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Umweltschutz

Meet the guy cleaning rivers and reinventing what it means to be an environmentalist in India

Lucy Everett

Meet Sant Balbir Singh Seechewal. He’s the man, the myth, the legend--or most commonly known as, “Eco-Baba” in India for his environmental conservation efforts.

His project to rejuvenate of the Kali Bein river is more than an amateur environmentalist stunt.

Almost 100 miles long, the Kali Bein river is a tributary of Beas in Doaba region of Punjab. It was filled with waste materials that reduced it to a small drain a decade ago. The river water dried up in several places and the water became alarmingly scarce.

The river poses both an environmental and economic crisis for farmers and the people of Punjab.

In 2000, without the help of government, Sant Balbir Singh Seechewal set out on a mission to clean the Kali Bein river. He knew he couldn’t do it alone. He wanted to teach the importance and benefits of protecting and cleaning the river water to others so he gathered a large number of volunteers.

Taking nearly a decade, Sant Balbir Seechewal and his trusty team of volunteers cleared the hyacinth and silt out, restoring the river’s normal flow of clean water. They also planted trees and made an effort to beautify the area.

The team did not stop at the Kali Bein river, they proceeded to restore river banks all over.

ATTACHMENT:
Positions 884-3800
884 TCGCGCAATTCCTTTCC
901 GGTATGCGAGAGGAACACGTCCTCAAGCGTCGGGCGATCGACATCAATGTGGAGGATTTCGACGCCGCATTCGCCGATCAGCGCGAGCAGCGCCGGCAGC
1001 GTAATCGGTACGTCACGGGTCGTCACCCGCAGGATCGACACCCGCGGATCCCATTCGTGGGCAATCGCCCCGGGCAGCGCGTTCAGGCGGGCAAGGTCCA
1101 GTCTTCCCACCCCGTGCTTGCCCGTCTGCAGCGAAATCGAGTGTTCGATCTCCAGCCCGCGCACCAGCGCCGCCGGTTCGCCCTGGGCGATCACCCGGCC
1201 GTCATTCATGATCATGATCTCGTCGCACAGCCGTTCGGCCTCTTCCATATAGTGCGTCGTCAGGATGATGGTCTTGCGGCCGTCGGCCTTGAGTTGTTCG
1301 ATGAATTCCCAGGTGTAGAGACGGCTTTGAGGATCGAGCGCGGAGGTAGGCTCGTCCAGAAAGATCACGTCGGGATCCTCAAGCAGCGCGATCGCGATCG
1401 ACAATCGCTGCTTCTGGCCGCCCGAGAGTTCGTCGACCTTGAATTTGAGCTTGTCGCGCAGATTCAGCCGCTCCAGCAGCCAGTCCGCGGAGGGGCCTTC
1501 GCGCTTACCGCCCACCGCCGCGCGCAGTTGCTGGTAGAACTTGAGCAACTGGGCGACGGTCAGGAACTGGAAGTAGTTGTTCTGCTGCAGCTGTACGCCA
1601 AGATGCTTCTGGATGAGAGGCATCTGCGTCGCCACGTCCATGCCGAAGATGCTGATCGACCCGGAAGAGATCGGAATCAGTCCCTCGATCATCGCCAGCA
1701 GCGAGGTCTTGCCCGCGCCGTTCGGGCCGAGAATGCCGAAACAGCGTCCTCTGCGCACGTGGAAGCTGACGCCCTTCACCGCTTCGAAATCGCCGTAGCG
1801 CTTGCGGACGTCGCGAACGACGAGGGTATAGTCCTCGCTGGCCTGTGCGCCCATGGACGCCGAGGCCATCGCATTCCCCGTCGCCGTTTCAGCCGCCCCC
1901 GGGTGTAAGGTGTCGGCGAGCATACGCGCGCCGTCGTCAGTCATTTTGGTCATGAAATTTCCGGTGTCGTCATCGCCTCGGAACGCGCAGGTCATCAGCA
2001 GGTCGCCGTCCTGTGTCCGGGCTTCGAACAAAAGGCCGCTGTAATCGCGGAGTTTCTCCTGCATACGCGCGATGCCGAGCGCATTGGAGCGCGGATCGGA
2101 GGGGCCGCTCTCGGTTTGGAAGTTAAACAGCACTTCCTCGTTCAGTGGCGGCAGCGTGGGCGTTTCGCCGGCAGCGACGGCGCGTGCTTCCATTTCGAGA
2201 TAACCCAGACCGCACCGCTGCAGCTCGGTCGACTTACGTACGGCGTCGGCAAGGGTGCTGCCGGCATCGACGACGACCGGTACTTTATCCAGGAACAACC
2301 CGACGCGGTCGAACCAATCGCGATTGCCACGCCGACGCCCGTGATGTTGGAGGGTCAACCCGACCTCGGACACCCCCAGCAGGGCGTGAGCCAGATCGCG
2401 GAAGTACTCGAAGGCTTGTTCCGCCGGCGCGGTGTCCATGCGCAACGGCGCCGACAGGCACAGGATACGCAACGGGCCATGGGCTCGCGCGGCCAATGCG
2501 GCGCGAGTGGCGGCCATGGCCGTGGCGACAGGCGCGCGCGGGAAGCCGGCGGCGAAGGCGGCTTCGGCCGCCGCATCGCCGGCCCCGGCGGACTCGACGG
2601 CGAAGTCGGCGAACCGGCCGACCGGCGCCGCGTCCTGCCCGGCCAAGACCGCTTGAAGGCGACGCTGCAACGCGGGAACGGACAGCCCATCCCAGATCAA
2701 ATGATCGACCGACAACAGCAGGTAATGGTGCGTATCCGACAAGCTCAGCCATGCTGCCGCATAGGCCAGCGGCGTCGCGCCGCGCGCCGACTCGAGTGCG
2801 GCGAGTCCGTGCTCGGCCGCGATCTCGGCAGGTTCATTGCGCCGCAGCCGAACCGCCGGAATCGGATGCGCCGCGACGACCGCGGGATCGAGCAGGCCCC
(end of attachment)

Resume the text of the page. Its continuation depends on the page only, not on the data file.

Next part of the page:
Through this simple restoration, the water problems in the Doaba area of Punjab were solved. The project that was once a man’s wish, turned into an incredible economical and environmental success.

Hearing of his efforts, the local government collaborated with Sant Balbir in creating a low-cost sewage model. The underground sewerage system model stores sewage waters in ponds and treats it in a natural way for usage in agriculture and irrigation. Around 50 villages have benefited in using the Seechewal model and farmers have been able to participate in organic farming because of it.

The Eco Baba was even approached by the Central Government to help clean the Ganges River, a river that poses an even larger environmental and economic risk because it flows through many rural areas and is historically very important to a wide range of communities.

Sant Balbir has also worked with the global community in the fight to eliminate extreme poverty, ignorance, superstition, and work towards a world with true gender equality. He has established schools, technical centres and degree colleges, where advanced and technical education is provided at a very low cost to the girls and those experiencing poverty.

Other than being known as the “Eco Baba”, Time magazine crowned Sant Balbir as a “Hero of Environment”, claiming him as the only Indian and the only Asian to get this honor.

The world needs more leaders like Sant Balbir Singh Seechewal and his volunteers looking to make a difference.